Monday, January 12, 2009

US vs. World (Healthcare)

I have a copy of a JAMA article entitled "Is Us Health Really The Best In The World?", which was placed at JAMA, Volume 284, No. 4, July 16, 2000.

The article points out that deaths due to "iatrogenic causes" during hospital care results in 225,000 deaths per year in the United States. That article is from the year 2000, you can read Medical Detective for more recent figures.

The "outpatient care" which follows that hospitalization results in an additional 199,000 deaths due to those "iatrogenic causes".

The not so grand total is 424,000 deaths per year that were due to negligence, accidents, or incompetence.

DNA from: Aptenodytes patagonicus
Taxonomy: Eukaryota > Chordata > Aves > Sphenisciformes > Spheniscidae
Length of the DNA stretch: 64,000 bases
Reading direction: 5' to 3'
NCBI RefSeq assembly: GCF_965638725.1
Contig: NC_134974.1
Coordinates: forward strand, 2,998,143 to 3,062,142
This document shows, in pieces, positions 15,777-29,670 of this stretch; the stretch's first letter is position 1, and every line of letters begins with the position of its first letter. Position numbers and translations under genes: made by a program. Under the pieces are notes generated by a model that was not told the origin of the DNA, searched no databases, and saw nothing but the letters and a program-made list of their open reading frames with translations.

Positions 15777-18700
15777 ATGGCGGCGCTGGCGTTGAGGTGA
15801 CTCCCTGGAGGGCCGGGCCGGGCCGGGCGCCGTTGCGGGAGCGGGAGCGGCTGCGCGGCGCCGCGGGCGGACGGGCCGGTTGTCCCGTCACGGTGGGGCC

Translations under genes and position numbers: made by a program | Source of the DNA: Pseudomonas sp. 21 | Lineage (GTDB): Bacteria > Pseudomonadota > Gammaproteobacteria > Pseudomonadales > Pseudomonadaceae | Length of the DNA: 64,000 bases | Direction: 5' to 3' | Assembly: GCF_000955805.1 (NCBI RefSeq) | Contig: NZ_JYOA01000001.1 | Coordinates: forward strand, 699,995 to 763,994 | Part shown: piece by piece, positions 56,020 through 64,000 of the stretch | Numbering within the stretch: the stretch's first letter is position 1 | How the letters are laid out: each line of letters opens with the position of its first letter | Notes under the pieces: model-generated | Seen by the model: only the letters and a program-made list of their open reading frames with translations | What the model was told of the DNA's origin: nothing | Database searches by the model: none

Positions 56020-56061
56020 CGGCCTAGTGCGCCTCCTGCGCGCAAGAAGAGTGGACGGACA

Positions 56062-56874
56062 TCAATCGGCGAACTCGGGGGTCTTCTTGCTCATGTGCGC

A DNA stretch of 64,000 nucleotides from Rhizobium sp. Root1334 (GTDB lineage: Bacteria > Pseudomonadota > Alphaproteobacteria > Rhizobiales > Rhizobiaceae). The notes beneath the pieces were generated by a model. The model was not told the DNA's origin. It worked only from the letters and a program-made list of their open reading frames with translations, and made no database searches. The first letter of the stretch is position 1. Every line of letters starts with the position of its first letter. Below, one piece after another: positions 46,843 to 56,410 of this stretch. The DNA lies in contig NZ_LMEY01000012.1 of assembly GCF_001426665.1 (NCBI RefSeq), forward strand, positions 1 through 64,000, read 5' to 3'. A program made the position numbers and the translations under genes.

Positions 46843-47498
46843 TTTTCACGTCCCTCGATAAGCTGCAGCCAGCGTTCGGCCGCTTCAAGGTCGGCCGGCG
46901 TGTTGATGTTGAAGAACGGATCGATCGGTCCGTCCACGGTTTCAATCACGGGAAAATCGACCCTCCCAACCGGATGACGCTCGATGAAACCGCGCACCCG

An "iatrogenic cause" is defined as:
i·at·ro·gen·ic: Induced in a patient by a physician's activity, manner, or therapy. Used especially of an infection or other complication of treatment.
(Dictionary). What this boils down to is that, in the health care system discussed, the treatment is sometimes worse than the disease.


  1. A woman goes into a hospital to have some kidney stones removed and looses both arms and legs.

    It actually happened!

    Is that enough in itself? But when she sued the jury found the hospital not liable ... not negligent:

    It too actually happened!

  2. When you hear the surgeon say "has anyone seen my ..." worry is not paranoia:

    Anyone Seen My Cell Phone